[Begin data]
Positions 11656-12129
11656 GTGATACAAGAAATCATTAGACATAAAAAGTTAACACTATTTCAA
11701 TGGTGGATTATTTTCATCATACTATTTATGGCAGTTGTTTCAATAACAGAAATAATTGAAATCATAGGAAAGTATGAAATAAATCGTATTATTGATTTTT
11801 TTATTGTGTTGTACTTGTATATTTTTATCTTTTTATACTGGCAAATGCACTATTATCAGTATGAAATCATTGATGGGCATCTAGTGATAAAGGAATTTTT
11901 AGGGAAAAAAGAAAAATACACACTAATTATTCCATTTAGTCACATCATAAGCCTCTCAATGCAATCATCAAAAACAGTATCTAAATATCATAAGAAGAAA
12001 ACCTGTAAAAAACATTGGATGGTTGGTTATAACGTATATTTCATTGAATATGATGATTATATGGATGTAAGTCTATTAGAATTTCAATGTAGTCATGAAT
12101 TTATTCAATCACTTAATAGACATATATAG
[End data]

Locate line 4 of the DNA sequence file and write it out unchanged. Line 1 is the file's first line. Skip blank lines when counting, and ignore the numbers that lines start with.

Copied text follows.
11801 TTATTGTGTTGTACTTGTATATTTTTATCTTTTTATACTGGCAAATGCACTATTATCAGTATGAAATCATTGATGGGCATCTAGTGATAAAGGAATTTTT